Those who have concerns about privacy on smartphones often focus on apps that track users’ internet browsing history or even their movements through GPS. But while such violations of privacy are becoming more well-known to users, many others appear to be unaware that some apps have open access to their contact lists. For instance, therapist Gabriela Buendia was shocked to discover that the payment app Venmo had shared a list of her phone contacts as well as data about everyone who had ever paid her through the app.
While this would be an unfortunate realization for many people, it especially upset Buendia since she puts so much effort into safeguarding her clients’ information. “It feels like I need to protect that data,” she said. “I’ve just been trained that way.” Not only do contact lists contain personal information such as phone numbers and addresses, these digital rolodexes can also include notes with sensitive data such as social security numbers and bank account details. “Address books are incredibly valuable in terms of revealing information about us to others,” said Ashkan Soltani, who previously worked as chief technologist at the Federal Trade Commission.
Along with Venmo, other apps that share contact lists include Facebook, Wayfair, Chase bank, and even the app for Samsung’s smart washer. Since apps only need to ask for permission once to share valuable information, many people are unaware that their data could potentially be compromised. Venmo recently allowed users to opt out of sharing their contact lists, but it is unclear how many users know about this recent decision by the company. “Consumers shouldn’t have to dig through their settings and opt in to their privacy, said Kaili Lambe of the Internet advocacy organization Mozilla. “It should be the baseline. It should be when the product is shipped, not something you go back to.”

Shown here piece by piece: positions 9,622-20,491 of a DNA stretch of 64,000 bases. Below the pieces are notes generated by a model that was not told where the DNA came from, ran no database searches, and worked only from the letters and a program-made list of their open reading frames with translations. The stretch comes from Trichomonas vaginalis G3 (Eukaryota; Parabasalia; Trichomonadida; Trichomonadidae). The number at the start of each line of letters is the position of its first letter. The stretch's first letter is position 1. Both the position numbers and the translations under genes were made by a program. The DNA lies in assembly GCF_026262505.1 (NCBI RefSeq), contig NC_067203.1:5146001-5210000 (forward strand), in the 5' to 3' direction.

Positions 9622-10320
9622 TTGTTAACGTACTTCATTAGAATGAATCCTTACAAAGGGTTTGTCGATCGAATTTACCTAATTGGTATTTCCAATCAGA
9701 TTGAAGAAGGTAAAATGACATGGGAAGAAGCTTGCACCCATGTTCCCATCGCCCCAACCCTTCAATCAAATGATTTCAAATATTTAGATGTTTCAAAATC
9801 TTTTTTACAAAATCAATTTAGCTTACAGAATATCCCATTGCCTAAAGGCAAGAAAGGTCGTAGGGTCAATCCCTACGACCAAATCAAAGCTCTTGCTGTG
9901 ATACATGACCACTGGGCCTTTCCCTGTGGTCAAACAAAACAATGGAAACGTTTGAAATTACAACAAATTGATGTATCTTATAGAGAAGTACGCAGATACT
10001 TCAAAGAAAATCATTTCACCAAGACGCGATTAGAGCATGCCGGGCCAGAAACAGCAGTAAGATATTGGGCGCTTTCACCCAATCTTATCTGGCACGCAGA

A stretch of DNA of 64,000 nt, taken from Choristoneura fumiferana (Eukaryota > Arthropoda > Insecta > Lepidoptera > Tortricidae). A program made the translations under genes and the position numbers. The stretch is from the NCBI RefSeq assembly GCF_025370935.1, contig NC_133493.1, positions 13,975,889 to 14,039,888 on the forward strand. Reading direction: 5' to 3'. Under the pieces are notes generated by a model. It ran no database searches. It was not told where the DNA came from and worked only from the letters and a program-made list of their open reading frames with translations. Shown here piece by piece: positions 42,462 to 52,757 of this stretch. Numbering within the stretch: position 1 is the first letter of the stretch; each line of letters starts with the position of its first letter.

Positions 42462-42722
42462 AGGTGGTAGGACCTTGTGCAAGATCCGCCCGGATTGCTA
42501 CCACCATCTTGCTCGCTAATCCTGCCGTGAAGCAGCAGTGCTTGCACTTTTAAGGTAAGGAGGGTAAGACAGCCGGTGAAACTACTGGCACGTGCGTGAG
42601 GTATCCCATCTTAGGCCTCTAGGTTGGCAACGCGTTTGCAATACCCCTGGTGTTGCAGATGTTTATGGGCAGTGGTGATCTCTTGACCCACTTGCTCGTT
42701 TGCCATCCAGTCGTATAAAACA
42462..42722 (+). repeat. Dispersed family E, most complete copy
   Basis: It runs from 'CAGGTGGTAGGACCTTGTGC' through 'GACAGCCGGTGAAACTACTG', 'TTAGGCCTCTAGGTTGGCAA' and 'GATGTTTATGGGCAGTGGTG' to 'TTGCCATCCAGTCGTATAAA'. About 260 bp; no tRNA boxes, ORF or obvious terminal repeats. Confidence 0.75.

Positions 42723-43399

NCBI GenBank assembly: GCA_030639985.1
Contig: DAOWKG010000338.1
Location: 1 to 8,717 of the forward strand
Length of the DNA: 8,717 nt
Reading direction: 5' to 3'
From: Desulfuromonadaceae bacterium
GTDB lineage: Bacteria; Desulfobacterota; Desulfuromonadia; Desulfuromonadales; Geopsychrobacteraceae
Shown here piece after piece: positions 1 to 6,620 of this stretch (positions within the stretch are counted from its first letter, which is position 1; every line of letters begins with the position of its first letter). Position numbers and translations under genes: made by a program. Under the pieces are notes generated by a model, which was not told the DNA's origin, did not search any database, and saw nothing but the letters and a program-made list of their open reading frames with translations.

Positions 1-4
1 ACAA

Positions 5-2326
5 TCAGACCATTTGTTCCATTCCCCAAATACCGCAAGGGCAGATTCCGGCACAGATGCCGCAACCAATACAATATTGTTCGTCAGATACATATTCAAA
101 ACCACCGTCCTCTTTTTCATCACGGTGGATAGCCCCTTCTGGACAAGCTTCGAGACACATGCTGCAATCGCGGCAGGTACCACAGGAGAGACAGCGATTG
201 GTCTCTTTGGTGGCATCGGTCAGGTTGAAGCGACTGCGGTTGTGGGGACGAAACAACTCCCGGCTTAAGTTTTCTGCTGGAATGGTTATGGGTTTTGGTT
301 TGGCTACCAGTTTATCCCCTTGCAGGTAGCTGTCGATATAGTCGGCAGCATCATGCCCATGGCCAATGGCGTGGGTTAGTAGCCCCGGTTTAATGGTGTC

- Do you think apps like Venmo and Facebook should be able to share their users’ contact lists? Why or why not?
- What are the potential advantages and disadvantages of Venmo’s recent decision to allow users to opt out of sharing their contact lists?
Source: Heather Kelly, “Lots of Apps Use Your Personal Contacts. Few Will Tell You What They Do With Them,” The Washington Post, July 15, 2021. Photo by Berto.